After exposure to UV, "Keratinocytes send out immune suppressing signals [the cytokine IL-10] and antigen presenting cells are chased out of the skin," Dr. Yarosh explains.
Ultraviolet (UV) rays can damage skin in two ways, by forming the cyclobutane pyrimidine dimer (CPD) in cell DNA that can lead to skin cancer, and by actively suppressing the immune response in skin, says Daniel B. Yarosh, Ph.D.
Dr. Yarosh is a molecular biologist and former researcher at the National Cancer Institute who formed Freeport, N.Y.-based Applied Genetics, Inc. in 1985 (changing the name to AGI Dermatics in 1998) and serves as its president.
Dimericine (AGI Dermatics), a DNA repair enzyme in a liposome lotion, can speed up the recovery process of UV damaged skin.
The study recruited people who were allergic to nickel, about 20 percent of the population, and irradiated them with a solar simulating light on a spot on their lower backs, then challenged them with exposure to nickel sulfate. Participants could mount an allergic response to nickel elsewhere on their body but not where the skin had been irradiated.
After exposure to UV, "Keratinocytes send out immune suppressing signals (the cytokine IL-10) and antigen presenting cells are chased out of the skin," Dr. Yarosh explains.
"When they applied Dimericine to spots after irradiation, and then later challenged with nickel, the skin showed an allergic reaction. The cells were able to mount an immune response."
Dimericine contains T4 endonuclease V, which is a recombinant protein that was identified in a bacteriophage. It is able to bind to DNA and searches for DNA damage.
"If there is no DNA damage, it doesn't do anything to the cell. When it finds damage, it makes a break in the strand of DNA at the site of the damage and that triggers a repair response where the piece of DNA that is damaged is cut out and replaced."
Immune system, DNA repair
"If you have a sunburn, normally it takes about 24 hours to remove half the damage, but with Dimericine it takes somewhere between four and six hours. By increasing the rate of repair, the skin and the immune system are protected. When the damage goes away, the stress signals and the release of cytokines go down," Dr. Yarosh says.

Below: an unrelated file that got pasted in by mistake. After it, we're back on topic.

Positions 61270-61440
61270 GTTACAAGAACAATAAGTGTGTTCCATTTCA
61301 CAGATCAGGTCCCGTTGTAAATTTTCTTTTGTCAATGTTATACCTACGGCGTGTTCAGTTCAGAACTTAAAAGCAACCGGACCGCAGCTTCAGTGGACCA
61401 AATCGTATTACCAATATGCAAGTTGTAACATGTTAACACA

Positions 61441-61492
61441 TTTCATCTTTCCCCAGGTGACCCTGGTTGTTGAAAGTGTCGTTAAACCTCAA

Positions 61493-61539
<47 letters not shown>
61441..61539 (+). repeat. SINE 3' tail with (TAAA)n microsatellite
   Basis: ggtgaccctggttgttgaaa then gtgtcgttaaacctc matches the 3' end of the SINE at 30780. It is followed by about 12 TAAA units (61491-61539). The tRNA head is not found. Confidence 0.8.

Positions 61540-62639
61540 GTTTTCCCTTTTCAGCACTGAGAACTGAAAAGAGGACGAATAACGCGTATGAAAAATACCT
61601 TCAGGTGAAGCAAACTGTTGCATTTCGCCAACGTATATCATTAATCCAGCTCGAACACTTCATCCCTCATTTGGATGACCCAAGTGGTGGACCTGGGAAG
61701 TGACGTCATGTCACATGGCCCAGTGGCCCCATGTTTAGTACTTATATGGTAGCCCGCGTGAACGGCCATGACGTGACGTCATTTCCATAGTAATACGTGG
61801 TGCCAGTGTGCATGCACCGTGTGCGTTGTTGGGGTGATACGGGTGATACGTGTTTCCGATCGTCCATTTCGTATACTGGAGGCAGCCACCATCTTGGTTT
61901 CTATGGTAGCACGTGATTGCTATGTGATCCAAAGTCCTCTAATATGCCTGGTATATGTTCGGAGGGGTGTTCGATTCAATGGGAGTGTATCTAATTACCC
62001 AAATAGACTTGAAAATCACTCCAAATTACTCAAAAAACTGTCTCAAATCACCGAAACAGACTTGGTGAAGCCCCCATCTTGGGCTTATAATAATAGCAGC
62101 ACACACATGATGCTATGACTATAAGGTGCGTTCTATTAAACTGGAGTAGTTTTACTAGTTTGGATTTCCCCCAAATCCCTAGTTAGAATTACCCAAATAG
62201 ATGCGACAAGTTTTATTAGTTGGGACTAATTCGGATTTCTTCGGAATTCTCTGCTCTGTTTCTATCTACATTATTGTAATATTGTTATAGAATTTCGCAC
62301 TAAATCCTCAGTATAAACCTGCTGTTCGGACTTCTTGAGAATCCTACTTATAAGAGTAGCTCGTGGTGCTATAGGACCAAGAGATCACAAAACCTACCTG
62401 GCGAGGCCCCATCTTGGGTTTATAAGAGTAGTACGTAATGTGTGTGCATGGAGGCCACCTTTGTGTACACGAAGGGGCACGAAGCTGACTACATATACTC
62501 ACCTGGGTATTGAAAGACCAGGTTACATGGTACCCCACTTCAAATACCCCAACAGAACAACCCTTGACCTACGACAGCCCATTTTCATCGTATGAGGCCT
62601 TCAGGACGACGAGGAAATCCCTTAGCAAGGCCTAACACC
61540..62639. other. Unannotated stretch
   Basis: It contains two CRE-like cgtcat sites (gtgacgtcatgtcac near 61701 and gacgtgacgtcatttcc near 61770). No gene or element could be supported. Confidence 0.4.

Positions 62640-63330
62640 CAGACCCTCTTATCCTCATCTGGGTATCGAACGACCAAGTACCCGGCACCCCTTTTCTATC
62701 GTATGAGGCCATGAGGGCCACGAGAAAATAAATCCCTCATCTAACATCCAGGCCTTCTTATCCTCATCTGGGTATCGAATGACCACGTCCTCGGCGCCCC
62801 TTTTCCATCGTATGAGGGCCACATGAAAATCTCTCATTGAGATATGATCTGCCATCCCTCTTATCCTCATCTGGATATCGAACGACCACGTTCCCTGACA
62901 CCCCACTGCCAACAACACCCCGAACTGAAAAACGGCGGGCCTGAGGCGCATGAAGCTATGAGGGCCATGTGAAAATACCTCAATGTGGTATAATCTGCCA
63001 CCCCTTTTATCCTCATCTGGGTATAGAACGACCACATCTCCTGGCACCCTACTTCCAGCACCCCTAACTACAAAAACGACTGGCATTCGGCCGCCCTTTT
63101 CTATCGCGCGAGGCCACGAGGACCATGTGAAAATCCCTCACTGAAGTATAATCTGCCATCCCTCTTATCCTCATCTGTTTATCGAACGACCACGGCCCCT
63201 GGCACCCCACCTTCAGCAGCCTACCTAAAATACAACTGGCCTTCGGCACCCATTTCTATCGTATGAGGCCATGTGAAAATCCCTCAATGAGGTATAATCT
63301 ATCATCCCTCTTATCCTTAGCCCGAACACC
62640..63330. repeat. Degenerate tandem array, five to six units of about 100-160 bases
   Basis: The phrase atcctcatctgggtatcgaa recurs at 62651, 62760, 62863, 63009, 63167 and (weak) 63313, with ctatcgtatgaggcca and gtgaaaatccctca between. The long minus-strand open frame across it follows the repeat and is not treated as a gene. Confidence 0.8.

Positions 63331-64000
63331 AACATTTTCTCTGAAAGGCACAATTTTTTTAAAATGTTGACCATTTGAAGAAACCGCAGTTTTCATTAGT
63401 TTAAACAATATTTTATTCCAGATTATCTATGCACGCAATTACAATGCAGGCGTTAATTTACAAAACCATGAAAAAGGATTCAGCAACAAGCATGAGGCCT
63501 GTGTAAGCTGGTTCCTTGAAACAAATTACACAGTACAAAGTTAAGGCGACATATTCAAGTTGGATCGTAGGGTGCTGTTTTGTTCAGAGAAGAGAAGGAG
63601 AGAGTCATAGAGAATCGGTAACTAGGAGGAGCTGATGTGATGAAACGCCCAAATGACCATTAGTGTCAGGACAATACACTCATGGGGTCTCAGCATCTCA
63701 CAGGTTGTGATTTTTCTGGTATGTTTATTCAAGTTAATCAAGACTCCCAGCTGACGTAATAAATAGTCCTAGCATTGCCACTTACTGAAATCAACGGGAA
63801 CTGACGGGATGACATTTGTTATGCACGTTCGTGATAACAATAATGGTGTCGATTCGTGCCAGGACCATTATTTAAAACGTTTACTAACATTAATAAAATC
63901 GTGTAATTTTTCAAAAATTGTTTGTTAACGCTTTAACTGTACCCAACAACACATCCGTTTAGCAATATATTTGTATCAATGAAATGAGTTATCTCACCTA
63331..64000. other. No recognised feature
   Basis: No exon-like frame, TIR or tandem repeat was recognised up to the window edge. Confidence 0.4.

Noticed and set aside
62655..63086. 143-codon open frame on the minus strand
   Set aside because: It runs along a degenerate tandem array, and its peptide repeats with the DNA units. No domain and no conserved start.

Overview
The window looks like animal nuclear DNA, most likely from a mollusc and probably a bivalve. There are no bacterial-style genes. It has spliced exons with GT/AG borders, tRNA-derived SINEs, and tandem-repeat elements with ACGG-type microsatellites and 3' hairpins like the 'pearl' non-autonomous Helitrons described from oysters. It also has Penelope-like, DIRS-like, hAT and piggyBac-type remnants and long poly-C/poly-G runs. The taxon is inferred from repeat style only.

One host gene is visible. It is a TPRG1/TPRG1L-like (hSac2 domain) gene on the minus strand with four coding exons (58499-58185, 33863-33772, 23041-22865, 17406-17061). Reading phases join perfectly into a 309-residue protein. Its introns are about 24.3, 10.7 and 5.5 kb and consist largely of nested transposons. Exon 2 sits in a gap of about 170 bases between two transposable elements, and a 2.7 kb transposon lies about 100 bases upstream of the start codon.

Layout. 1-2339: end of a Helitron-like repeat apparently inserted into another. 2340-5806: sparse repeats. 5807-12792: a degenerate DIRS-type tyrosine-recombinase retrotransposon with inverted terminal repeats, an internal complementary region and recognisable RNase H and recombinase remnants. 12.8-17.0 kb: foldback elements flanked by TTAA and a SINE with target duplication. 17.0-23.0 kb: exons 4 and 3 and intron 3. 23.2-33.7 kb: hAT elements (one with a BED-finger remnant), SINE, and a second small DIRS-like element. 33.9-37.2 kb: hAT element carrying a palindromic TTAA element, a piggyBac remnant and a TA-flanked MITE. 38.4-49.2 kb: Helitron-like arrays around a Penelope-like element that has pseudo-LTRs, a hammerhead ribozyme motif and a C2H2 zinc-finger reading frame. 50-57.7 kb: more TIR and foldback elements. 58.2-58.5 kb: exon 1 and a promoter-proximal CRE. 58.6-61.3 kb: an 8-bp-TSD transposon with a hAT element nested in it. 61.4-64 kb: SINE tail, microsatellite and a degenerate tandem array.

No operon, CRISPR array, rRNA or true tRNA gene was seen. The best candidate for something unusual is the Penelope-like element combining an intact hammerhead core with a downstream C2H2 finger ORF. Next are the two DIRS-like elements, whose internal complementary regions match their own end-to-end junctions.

Dr. Yarosh then turned to the effects of immune suppression on DNA repair. Renal transplant patients have very high rates of skin cancer that begins about four years post-transplantation and by year 20, about 80 percent of the patients have experienced skin cancer. It is believed to be associated with the immune suppressive drugs taken to prevent rejection of the organ; with less immune surveillance to rein in mutations, skin cancers grow out.
"We asked a second question: do these drugs also affect DNA repair?"
Working with cell cultures that had been irradiated, then dosed with drugs used post-transplant to suppress organ rejection, Dr. Yarosh found that DNA repair was reduced. The drugs also suppressed levels of the p53 tumor suppressing protein.
"Anytime you get that combination, it's a prescription for skin cancer."
Trials after renal transplantation
The University of Alabama, Birmingham, is currently recruiting renal transplant patients, who are at least four years post-transplant and have already had skin cancer, into a phase IIB double-blind placebo-controlled trial to see if use of Dimericine can lower their rates of skin cancer. The study is sponsored by the National Cancer Institute, with AGI Dermatics supplying the drug.
The company has completed and published results on a phase 3 trial in patients with the rare disease xeroderma pigmentosum and are about to initiate a phase 2 trial in the at-risk population of those who already have had skin cancer. A commercial product is at least three to five years down the road.
Dr. Yarosh compares this approach with currently available immune response modifiers. He says those therapies try to heighten activation of a present and intact immune function.